Taisuke KOBAYASHIAssistant Professor
Nara Institute of Science and Technology
Interview : Sep. 6, 2018
Flexibility and Versatility are the Appeals of Robotics Research
He says the latitude he is allowed in robotics research fascinates him.
In many other disciplines, a host of researchers compete for one definite goal of, say, elucidating a certain phenomenon or demonstrating a difficult theorem. Robotics research, on the other hand, has extremely diverse goals and a vast range of flexible applications in the real world.
His father is a university professor in mathematics, and he came to think he might also have an aptitude for being a professional researcher when he was in junior high school. "Being told what to do does not suit me. I had an impression that researchers study what interests them at their own discretion. I preferred that way."
He says the appeal of research is that there is no definite answer. When he was in senior high school, he had a chance to organize and carry out an experiment in science class; he came to realize the pleasure of research then. "We perform our experiments and research systematically to test a given hypothesis. Sometimes, we may come up with an unexpected result, but interpretation of that result may lead to a fresh discovery. No one knows the correct answer yet. That is what attracts me."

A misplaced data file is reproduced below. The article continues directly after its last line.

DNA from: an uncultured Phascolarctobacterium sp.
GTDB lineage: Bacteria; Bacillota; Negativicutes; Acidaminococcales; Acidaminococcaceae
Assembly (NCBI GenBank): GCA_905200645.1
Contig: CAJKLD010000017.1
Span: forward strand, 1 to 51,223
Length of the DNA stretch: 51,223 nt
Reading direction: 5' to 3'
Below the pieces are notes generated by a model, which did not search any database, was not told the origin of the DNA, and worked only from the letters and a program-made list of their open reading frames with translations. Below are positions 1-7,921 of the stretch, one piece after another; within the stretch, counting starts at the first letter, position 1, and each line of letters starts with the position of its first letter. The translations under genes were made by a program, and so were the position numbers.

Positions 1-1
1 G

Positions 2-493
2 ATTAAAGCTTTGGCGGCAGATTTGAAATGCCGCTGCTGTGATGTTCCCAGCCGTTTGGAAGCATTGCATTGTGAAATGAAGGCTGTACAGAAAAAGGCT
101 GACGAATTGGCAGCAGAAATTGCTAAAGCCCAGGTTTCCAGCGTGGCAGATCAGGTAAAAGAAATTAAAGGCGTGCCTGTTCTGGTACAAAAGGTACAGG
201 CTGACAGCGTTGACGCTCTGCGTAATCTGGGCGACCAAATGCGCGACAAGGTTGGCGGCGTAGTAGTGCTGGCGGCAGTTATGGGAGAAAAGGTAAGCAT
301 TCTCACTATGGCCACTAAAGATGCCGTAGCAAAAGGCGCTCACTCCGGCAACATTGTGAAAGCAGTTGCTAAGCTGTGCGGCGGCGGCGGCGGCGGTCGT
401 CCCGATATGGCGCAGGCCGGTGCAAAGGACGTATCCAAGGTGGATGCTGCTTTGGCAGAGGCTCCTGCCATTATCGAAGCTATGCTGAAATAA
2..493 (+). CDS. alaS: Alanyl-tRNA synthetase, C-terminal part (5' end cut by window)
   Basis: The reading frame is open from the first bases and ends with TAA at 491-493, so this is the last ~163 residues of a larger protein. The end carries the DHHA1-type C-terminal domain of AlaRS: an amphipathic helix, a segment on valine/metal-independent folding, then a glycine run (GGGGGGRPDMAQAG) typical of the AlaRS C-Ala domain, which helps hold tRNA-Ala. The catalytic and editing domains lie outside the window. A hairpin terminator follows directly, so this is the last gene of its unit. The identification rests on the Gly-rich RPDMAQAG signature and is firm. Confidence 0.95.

Aiming for the Softness of Doraemon
He is interested in soft, teddy bear-like robots, like Doraemon (a robot that appears in a popular Japanese anime), that behave like humans.
Currently, the mainstream robots have a hard body and hard joints. They have been precisely controlled like a rigid human; these robots are made this way to enhance the accuracy of their movements.
On the other hand, soft robots are expected to move in close contact with humans; when pushed or touched by humans, the soft robots step back or support them accordingly. Their soft movements, however, make it difficult to control their positions.
"It may still be difficult to create Doraemon in 20 years. Research in soft robotics is full of unexplored research themes, and is the future of robotics research."
He also thinks that he will be able to deepen his understanding of humans themselves if the robots he creates can reproduce human behavior.
A Robot Performing a Social Dance with a Human Partner
He is now studying at the Technical University of Munich in Germany. The laboratory he belongs to specializes in tactile senses of robots. Combining their accumulated expertise with his fruits of research in biped robots, they intend to create a robot that can perform a social dance.
"We aim to create a robot that can dance hand in hand with a human partner. It will make quite a brilliant figure, won't it?"
A social dancing robot must be able to sense the push of its partner and react with the right amount of force accordingly, all while executing steps without obstructing the partner’s movement. "We have embarked on the simulation phase. We will carry on with experiments using a real robot, solving problems one by one."
The advent of soft robots that can move flexibly in coordination with humans also has practical applications in situations such as nursing care.